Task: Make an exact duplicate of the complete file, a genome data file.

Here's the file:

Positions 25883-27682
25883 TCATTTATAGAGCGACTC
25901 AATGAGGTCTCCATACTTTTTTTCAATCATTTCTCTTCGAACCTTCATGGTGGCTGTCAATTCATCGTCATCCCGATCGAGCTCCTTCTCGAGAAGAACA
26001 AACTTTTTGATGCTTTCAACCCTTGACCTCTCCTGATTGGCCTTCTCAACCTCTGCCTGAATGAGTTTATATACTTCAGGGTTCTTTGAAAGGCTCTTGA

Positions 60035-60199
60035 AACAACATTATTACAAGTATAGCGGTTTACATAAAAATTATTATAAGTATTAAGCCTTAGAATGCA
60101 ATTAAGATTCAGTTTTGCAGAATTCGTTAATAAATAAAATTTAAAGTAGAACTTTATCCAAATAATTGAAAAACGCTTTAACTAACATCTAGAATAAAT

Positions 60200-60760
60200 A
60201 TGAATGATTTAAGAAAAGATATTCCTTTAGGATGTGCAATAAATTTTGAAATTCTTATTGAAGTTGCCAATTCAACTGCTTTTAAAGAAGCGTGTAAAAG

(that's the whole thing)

Positions 25883-27682
25883 TCATTTATAGAGCGACTC
25901 AATGAGGTCTCCATACTTTTTTTCAATCATTTCTCTTCGAACCTTCATGGTGGCTGTCAATTCATCGTCATCCCGATCGAGCTCCTTCTCGAGAAGAACA
26001 AACTTTTTGATGCTTTCAACCCTTGACCTCTCCTGATTGGCCTTCTCAACCTCTGCCTGAATGAGTTTATATACTTCAGGGTTCTTTGAAAGGCTCTTGA

Positions 60035-60199
60035 AACAACATTATTACAAGTATAGCGGTTTACATAAAAATTATTATAAGTATTAAGCCTTAGAATGCA
60101 ATTAAGATTCAGTTTTGCAGAATTCGTTAATAAATAAAATTTAAAGTAGAACTTTATCCAAATAATTGAAAAACGCTTTAACTAACATCTAGAATAAAT

Positions 60200-60760
60200 A
60201 TGAATGATTTAAGAAAAGATATTCCTTTAGGATGTGCAATAAATTTTGAAATTCTTATTGAAGTTGCCAATTCAACTGCTTTTAAAGAAGCGTGTAAAAG